Step 1: Make sure the stripper is adjusted properly on a scrap piece of cable. The Stripper should be adjusted to only score the jacket to make removing it easier and not nick the twisted pairs. Using a Coaxial Stripper strip around 1 inch of the jacket off. Be careful not to nick the conductors as this will cause the wire to break or short out the connection causing problems down the road. Inspect all wires for damage before proceeding to step 2.
Step 2: Straighten the pairs out completely and lay them over the top of the keystone jack noting the color pattern for the 568b wiring. Note: Each keystone jack is slightly different in how they are labeled and how the colors are arranged. The 568B standard is most commonly used and ends of the cable must have the same standards to communicate. We have the 3 most common keystone jack styles pictured here. The first jack pictured has the 2 standard pairs on the right, and the 2 variable pairs on the left. The A standard is the center column and the B standard is on the left. Both A and B standard applies to the right side of the jack. The solid color box with the lower right corner missing represents the solid color wire with the white stripe. The white box with the colored tip represents the white wire with the colored stripe.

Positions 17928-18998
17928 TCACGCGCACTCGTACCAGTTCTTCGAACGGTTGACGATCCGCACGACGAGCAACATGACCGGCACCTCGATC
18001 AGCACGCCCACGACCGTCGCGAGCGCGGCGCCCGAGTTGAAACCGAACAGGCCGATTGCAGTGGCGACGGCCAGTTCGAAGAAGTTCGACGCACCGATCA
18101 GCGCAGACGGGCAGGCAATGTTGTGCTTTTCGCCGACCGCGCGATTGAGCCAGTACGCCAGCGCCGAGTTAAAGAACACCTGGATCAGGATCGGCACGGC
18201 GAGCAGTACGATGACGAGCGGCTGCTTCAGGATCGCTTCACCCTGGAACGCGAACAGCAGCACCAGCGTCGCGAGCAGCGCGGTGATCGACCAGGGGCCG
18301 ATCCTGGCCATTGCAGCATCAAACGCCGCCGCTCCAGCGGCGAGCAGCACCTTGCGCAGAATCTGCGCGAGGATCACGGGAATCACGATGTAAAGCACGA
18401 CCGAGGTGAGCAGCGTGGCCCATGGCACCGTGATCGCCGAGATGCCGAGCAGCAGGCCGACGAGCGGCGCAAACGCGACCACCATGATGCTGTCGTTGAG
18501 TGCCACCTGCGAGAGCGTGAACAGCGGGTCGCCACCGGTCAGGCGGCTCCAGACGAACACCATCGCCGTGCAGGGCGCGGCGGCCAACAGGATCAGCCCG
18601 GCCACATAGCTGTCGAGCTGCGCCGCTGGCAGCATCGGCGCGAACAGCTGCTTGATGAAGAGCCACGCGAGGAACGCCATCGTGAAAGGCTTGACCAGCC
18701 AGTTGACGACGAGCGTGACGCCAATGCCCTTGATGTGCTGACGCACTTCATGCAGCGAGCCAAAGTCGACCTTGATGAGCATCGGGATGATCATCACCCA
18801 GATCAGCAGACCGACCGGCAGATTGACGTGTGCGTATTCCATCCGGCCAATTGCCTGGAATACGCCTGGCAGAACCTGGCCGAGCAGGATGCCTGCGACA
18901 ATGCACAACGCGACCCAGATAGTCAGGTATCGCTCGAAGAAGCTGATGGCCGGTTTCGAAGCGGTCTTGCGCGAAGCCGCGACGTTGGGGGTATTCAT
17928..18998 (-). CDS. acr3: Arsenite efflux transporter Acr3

The second jack pictured here has both A and B standards on both sides of the jack, with the color code running down the center. The solid color rectangle represents the solid color wire with the white stripe, wile the half white half color rectangle represents the white wire with the colored stripe. The third jack pictured here has the A and B standard codes labeled on the outside of the jack. With the A standard on top and the B standard on the bottom. The solid box represents the solid wire with the white stripe Wile the box with the white diagonal stripe going throught the middle, represents the white wire with the colored stripe.
Step 3: Keeping the pairs as twisted as possible press the wire into the correct groove with your thumbs. If you completely straighten the wires to run them through the jack you will risk cross talk between the pairs.
Step 4: Using a punch down tool punch the wires down into the blades built into the keystone jack. The blades in the jack are designed to work with solid cable, and may not work with stranded cable. Make sure the blade (as noted in the picture) is facing the outside of the keystone jack. If you reverse it you will cut the wires inside the keystone jack rendering them useless. The punch down tool should cut off the remaining pieces of the wire on the outside, but sometimes you may need to punch them down a 2nd time and wiggle the wire to it breaks clean off. Once this is done you can install the dust covers if your keystone jack comes with them. This keystone jack did not have the covers. The covers should never be used to do the job of the punch down tool.